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Valuing Our Western Public Lands Report

Western Public Lands


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A significant portion of the land area of Montana – nearly 30% – is public land. These public lands include national parks, forests, wildlife refuges, monuments, wilderness areas and lands managed by the Bureau of Land Management. Montana’s public lands feature a diverse range of landscapes, including rounded valleys, jagged peaks, and sparkling glacial lakes as well as huge expanses of sage flats, gumbo badlands, and grassland plains, where the buffalo once roamed in vast. These lands also hold paleontological, archeological, and historical sites aplenty.

Montana’s public lands support a wide variety of activities, from recreational pursuits such as camping, hunting, fishing, and hiking to natural resource development. They also provide clean air, clean water and picturesque scenery, resources enjoyed by all Montanans and visitors who flock to Montana from around the world. Montana’s public lands also provide habitat for hundreds of wildlife species, from popular game species like mule deer and big horn sheep, to the rare pallid sturgeon and whooping crane.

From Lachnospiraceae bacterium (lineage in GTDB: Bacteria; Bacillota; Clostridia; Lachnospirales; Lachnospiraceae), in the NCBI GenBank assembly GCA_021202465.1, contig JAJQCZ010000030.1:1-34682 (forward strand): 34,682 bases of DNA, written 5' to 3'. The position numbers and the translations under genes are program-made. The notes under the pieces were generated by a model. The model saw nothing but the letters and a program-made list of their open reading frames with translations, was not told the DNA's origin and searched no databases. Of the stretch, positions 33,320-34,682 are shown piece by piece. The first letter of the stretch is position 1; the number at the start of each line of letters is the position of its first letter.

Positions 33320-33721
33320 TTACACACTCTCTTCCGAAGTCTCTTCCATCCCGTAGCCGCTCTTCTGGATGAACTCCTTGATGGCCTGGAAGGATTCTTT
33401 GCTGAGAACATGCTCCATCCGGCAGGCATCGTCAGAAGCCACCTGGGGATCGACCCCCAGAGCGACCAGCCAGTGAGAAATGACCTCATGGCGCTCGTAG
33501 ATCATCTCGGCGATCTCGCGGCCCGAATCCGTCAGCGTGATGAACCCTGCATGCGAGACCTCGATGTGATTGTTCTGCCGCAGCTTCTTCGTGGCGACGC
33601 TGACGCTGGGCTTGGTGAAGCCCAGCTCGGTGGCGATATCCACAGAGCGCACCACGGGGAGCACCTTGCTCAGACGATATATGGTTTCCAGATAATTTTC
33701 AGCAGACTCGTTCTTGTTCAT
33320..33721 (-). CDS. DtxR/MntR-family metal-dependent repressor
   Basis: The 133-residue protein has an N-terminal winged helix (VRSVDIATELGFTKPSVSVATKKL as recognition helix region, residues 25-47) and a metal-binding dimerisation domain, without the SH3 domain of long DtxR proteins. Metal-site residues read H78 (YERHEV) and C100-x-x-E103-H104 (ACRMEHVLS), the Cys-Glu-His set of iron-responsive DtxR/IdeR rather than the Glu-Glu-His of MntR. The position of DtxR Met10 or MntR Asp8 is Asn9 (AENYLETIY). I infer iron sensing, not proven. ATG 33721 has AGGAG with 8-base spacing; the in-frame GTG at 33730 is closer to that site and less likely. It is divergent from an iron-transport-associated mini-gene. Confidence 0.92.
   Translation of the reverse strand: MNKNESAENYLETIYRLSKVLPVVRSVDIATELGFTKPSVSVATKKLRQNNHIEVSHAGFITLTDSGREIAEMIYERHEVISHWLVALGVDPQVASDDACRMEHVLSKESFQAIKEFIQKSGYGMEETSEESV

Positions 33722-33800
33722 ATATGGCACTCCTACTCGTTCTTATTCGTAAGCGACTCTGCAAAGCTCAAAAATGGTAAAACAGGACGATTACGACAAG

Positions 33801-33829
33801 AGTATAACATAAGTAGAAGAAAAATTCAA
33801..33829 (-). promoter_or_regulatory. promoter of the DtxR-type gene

Assessing the Economic Value of Public Lands

Public lands have a substantial impact on the Montana economy. These lands support a booming tourism and outdoor industry. People travel to Montana from around the world to see and explore its natural marvels, such as Glacier and Yellowstone National Parks, and to camp, hunt and fish on thousands of acres of pristine wildlife habitat. In addition, the natural amenities offered by Montana’s public lands attract new businesses and a skilled workforce, which boost economic growth in communities located near public lands.

Montana’s Public Lands Support a Booming Outdoor Recreation and Tourism Industry

Outdoor recreation and tourism are a vital part of the Montana economy. The Montana Office of Tourism reports that tourism is one of Montana’s leading industries and primary revenue drivers. The state hosted 10.8 million visitors in 2012. These visitors spent $3.3 billion and generated $305 million in state and local tax revenue. The Outdoor Industry Association has found that active outdoor recreation produces nearly $2 billion annually in retail sales and services across Montana (accounting for 7.5 percent of gross state product), supports 34,000 jobs across the state, and generates $118 million in annual state tax revenue.